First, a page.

Overwatch beta backlash surprised Jeff Kaplan, may have done things differently in hindsight

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If you’ve paid any attention to the Overwatch beta you would be hard-pressed to have missed the OnlyWatch memes, cries of it being a ‘marketing beta’ and complaints that Blizzard only let streamers (and press) in. So how does that feel on the other side of things, and how much of it is fair?

Here's what Kaplan told us about the Overwatch progression system and its future.

“I was surprised,” says game director Jeff Kaplan., “A lot of this for me - and this is me talking personally now and less as a Blizzard spokesperson - for me, the last time I had personally had a game in beta was Wrath of the Lich King.” This was the last full WoW expansion that Jeff Kaplan, known to that community by forum handle Tigole, worked on before moving over to the Titan project that became Overwatch.

“It was a different era, that was back in 2008, I think what’s happened over the past decade is that the word beta has really changed what it means. Betas are now free public demos of nearly complete products.”

This is difficult to disagree with - look at the timing of betas that come out of large triple-A companies, and what they contain. How they’re distributed and the way people react is different, but can you say that providing half of Hitman, or the opening levels of The Division weeks before release, would be out of the realms of a demo you would get on a disc with a magazine in the ‘90s? People find bugs and exploits that can then be fixed, but it’s often far later in the development cycle than what the internal word of 'beta' ever meant.

Roadhog POTG

“With some hindsight,” says Kaplan, “I wish we had just called the thing an alpha and maybe put it under an NDA. [Then] I think we wouldn’t have got that backlash.”

I thanked him for not doing so, because it meant I could write and read about it without obstruction, play it with my friends and throw feedback around with other testers and viewers freely. “Yeah - it kinda makes me sad to think because I was always proud that Blizzard would have a beta without an NDA, I thought it was one of the things that made [us] Blizzard.

“But I also felt like people had given a lot of unfair backlash [about] allowing streamers into the game and saying we only let streamers into the beta which was extremely untrue - it was something like less than a percent of our entire beta invites were to streamers.” He sees it rather as a perception problem. “It’s just, like, if you go to the internet to see the Overwatch beta, who are you gonna find? You’re gonna find the streamers so your assumption is that’s the only people who got in, which is not true at all.”

It was surprising too because, initially, Kaplan had seen it as a very good idea to give streamers access. “I also felt like by allowing some of the more famous streamers into the game it actually [opened it up] - we weren’t going to open the beta to everybody, the game was not ready for that, our technology was not ready for it yet and to me it’s one of those ‘the road to hell is paved with good intentions’ moments where I was thinking you give people [like streamers] access to the beta and that will give everybody access. They’ll all get to watch and experience what was going on.”

Pharah POTG

That’s just not how the community saw it - at least not the vocal part - to begin with. Things have mellowed since those rage-filled days, but months later, every thread on Reddit that concerns actual in-game content posted by a tester will still get a ‘joke’ post about not being able to play from a fan. There’s just as many posts coming up with some new reason why a problem in the beta can only be fixed by more invite waves, and the lot are heavily upvoted. Some are serious, some are not, and Kaplan understands that frustration, but he’s also thankful for it, in part.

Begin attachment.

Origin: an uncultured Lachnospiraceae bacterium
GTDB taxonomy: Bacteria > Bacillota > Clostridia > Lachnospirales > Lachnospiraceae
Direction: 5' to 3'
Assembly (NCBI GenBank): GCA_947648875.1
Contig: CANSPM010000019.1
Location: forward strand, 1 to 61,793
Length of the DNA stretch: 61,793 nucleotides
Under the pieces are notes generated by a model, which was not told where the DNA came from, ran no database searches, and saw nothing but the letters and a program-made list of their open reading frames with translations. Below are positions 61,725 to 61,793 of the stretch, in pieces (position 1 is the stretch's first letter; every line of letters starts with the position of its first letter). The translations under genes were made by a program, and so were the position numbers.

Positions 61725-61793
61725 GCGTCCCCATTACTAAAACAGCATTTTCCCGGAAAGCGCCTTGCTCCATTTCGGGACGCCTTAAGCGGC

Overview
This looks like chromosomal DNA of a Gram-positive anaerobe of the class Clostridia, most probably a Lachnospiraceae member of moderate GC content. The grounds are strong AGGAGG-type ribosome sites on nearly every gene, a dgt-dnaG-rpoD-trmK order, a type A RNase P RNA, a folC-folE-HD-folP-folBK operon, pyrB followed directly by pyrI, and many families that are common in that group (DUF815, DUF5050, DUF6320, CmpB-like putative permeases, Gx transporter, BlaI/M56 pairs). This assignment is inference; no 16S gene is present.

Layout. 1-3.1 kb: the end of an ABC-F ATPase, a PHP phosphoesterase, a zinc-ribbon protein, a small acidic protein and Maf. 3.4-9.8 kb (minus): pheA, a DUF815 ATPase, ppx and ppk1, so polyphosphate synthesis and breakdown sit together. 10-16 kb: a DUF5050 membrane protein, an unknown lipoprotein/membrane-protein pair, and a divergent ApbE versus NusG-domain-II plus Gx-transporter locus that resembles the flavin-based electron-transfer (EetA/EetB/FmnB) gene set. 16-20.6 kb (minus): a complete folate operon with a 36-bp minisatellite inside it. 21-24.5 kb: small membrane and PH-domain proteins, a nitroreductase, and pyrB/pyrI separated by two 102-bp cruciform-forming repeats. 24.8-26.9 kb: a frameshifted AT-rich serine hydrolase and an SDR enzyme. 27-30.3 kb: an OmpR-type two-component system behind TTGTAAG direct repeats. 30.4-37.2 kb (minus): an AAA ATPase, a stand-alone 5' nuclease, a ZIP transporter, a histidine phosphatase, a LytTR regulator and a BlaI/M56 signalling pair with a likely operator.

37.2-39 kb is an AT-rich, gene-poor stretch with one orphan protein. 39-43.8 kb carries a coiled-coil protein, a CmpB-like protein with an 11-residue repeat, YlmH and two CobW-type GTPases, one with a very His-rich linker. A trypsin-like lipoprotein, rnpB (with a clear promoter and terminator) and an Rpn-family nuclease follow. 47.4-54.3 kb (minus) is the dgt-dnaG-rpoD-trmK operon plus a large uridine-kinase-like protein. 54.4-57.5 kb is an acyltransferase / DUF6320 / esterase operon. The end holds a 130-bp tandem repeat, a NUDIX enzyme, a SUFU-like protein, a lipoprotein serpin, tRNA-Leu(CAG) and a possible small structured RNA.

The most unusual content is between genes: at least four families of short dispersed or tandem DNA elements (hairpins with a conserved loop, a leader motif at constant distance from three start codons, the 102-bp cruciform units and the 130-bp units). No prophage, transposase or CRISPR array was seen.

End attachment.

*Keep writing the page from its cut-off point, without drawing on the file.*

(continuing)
“When all is said and done - and again this is me speaking personally as a game director - if the thing that people are most angry about is the fact that they can’t play your beta? I will take that any day over any other piece of critical feedback. So it’s not such a bad place to be in that the thing that they’re most angry about is that they don’t get to play yet - and knowing that they’re only months away from playing makes me very happy.”

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Bawheidbob avatar「Spaerk」 avatarTheDoge avatarForte avatarMr. Meeseeks avatarQuindlyn avatar+7
Bawheidbob Avatar
11
6 Months ago

The kids want all the things yesterday that is the world we live in. If they were in the beta they would complain it was 'buggy' and unfinished. Keep them out.

3
「Spaerk」 Avatar
67
6 Months ago

To be fair, it was not very hard to predict what the reaction would look like when you intentionally give popular streamers, which are rather polarizing to say the least, access to the beta.

3
Faustivious Avatar
2
6 Months ago

I don't think they 'hand picked' their Beta key players. If that were the case I would have never received one. 30+ years of gaming and this is the firsts FPS I've ever played. Plus the fact that I basically never stream my game play, so......

1
「Spaerk」 Avatar
67
6 Months ago

The article mentions that they picked a bunch of streamers because they thought it would make the beta more widely "available" to people, so part of the keys was given to hand picked players.

1
Forte Avatar
3
6 Months ago

The root cause of the negativity, to me, was the extremely early stress test weekend. The servers didn't seem to have a problem handling that number of players, even during peak evening hours on Saturday night it seemed to be chugging smoothly along. After the stress test, there were not large waves of invites that followed and the legion of fans (myself and my gaming circle included) that said weekend created were left out in the dark, having experienced a very unique and fresh game that we feverishly desired to play again. I recall the hearthstone beta where keys were given out in droves, and by the time the game was ready to release you almost couldn't give out your keys fast enough because most people who were interested in testing the game already had access. There were giveaways, large beta wave invites, and sort of guest keys sent out to people who already had invites so they could get their friends involved. Overwatch has none of that.

What we are essentially watching on twitch is the formation of a "competitive" Overwatch scene that exists under a very small number of players, and those among us who may have aspirations of joining said competitive scene and really pushing the game to its limits are sidelined and forced to watch popular streamers and youtubers get preferential access. Professional aspirations aside, it's remarkably demoralizing to see people hone their skills and achieve pseudo-celebrity status on a game that you're completely unable to play because you haven't won a somewhat rigged lottery.

3
Drymill Avatar
1
6 Months ago

You can't really compare the Overwatch Beta with the Hearthstone Beta for two main reasons:

1. Hearthstone, conceptually, is a free to play game -- so letting people into the Beta "in droves" really just allowed them to filter in the player base slowly. Conversely, Overwatch is a Pay to Play game, and Beta Testers are currently being allowed to play the game without paying the intended price.